Crayfish introduction to the Nile Delta and its effects

Crayfish are fresh water crustacean that look like a tiny lobster, to which they are closely related. Out of 250 species in the South-East United States, the species Procambarus clarkii, known as Louisiana red swamp crayfish, is the most well known.In places like Louisiana it is farmed commercially and consumed in various dishes.

This species is very invasive and takes over any place it has been introduced into, such as in Washington State, Spain, and elsewhere.

Crayfish introduced into the Nile

Crayfish has found its way to the Nile via an unfortunate mishap. Someone who has a shrimp farm in Al-Qanater imported the crayfish from the USA, thinking they are a kind of prawn. However, they ate their way through the mud paritions, destroying all the other tanks. What does the shrimp farm owner do? He gets rid of the pests by releasing them into the Nile!

Distribution of Crayfish in the Nile

A recent study has shown that the entire delta is infested with crayfish after the above mishap. The crayfish have not yet made its way south of the delta, stopping at Bani Sweif.

Safety for human consumption

Crayfish is a cheap source of protein and seafood. Similar to the much more expensive shrimp and lobster, but much less in price compared to them. Due to their relatively short life span, and the fact that they lose the accumulated heavy metal and chemicals when the moult, they are relatively pollutant free.

However, a study by two Egyptians have found an alarming percentage (46%) was not suitable for human consumption, due to Enterobacters, and E. coli.

When I ate crayfish in Alexandria, I noticed that they did not taste as good as shrimp or crabs, as I expected them.

Possible cure for Schistosoma/Bilharzia

Due to the predatory nature of crayfish, and their voracious appetite, they have been introduced in some places (e.g. Kenya) to limit the number of snails that act as an intermediate host for Schistosoma, a disease that afflicts some 12 million Egyptians, and claiming the lives of many.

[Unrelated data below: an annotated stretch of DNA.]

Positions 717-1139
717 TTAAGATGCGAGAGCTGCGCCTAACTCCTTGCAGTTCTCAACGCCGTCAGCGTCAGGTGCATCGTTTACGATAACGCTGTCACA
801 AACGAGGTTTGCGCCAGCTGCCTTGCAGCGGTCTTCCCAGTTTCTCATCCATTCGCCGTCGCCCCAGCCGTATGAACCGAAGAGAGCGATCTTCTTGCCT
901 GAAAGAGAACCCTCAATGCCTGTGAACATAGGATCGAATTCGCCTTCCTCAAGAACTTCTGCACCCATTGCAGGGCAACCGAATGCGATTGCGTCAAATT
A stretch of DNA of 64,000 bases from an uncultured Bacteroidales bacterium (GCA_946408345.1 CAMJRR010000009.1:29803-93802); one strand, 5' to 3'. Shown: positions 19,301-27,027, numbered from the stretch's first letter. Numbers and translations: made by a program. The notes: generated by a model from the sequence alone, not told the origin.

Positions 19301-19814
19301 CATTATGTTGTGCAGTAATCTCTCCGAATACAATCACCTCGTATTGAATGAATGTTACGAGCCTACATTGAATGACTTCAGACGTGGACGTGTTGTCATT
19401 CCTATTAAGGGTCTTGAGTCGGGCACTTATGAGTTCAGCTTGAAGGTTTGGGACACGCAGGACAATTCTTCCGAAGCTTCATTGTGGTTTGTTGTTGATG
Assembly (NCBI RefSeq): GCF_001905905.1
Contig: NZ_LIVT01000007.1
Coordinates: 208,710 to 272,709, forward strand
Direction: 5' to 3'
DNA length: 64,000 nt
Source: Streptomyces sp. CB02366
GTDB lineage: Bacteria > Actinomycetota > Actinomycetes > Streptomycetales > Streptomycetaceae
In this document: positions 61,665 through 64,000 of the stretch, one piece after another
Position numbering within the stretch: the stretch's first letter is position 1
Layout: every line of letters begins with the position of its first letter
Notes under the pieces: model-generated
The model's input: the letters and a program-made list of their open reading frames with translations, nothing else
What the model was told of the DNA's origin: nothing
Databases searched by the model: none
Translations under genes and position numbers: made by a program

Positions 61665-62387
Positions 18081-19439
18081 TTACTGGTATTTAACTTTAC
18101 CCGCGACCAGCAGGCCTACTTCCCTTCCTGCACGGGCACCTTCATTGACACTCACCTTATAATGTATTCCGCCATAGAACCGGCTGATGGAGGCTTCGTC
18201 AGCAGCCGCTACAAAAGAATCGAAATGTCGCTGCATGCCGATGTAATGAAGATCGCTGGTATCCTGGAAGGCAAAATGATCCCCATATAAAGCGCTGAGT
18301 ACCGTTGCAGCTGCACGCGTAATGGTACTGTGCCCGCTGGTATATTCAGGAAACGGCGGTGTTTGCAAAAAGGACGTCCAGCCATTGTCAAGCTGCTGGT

There are hopes that this accidental introduction may be a mixed blessing for Egyptians, and would be a safer means of controlling snails, in lieu of copper sulfate or other chemical agents.

Pictures of Crayfish

The following set of pictures are of crayfish from various countries.

This is a female crayfish from Belwood Lake, in Ontario, Canada. Notice how she is bending its tail to protect its soft eggs.

 

This is a frontal view of the same female crayfish from Belwood Lake, Ontario, Canada.

This is a crayfish swimming in Bahr Mouweiss, a canal in Zagazig, El Sharqeyya, Egypt.

Another picture in Bahr Mouweiss of a crayfish. Note the burrow on the left.

These are crayfish for sale in El Meidan market in old Alexandria. They are quite cheap, and not much in demand it seems.

This is some of the above crayfish from El Meidan market after being cooked in traditional Alexandine Egyptian style.

A closeup of cooked crayfish.

Another closeup of cooked crayfish.

A closeup of a large cooked crayfish.

Links and Resources

Contents: 

Comments

Yes and no

Actually, the dingo was introduced by humans, but a long time ago (5,000 years ago or so), and hence the extent of damage to the endemic fauna is unknown, since we don't know exactly how wildlife before it looks.

More appropriate examples are the cane toads, rabbits and many other invasive species.
--
Khalid Baheyeldin

australian redclaw

I was wondering if i can find any cherax quadricarinatus in egypt? It's also called australian redcalw.
Can any one guide me to a company that sells breeders. or any one who is willing to ship a douzen to Tunisia.
Thanks
Salam

Does anyone have the Egyptian recipe?

Pictures of the cooked crawfish looks really good. We would like to have a recipe that the Egyptians use. It would be great if the Egyptians could try Cajun style crawfish.

In case you need to know, here's a recipe for a Cajun Crawfish Boil...

(35-pound) sack live crawfish
1 (12-ounce) bottle hot sauce
1 to 2 (26-ounce) boxes of table salt
3 ounces Zatarain’s Shrimp & Crab Boil liquid concentrate (3/4 of a 4-ounce bottle)
3 ounces cayenne pepper
8 to 10 medium new potatoes, such as Red Bliss or Yukon gold
4 small yellow onions, cut in half

Soak crawfish in fresh water for 10 minutes (this is to purge them) (some people say you need to salt—you don’t).

While you’re waiting, fill an 80-quart pot (fitted with a strainer insert) halfway with water and bring to a boil over a large outdoor burner over high heat. Add hot sauce, salt, Zatarain’s, and cayenne pepper.

Add potatoes and onions to the pot. (No need to peel either.) Boil vegetables for about 10 minutes. Meanwhile, cover a table with newspapers, flattened cardboard boxes, or plastic trays for serving the crawfish.

Add half the crawfish to the pot. After 5 minutes turn off the heat, cover, and let the crawfish steep to absorb the flavors for 15 to 20 minutes. Drain and dump onto the table. Repeat with the rest of the crawfish (you can boil 2 to 3 batches of crawfish in the same water-seasoning mixture).

Suck the head and eat the tail. That easy! You have to eat a lot of these to get filled up, but it's a whole lot of fun.

bring some people from the

bring some people from the Louisiana oilfield there and they will show you what you can do with these, they are in high demand here in the U.S.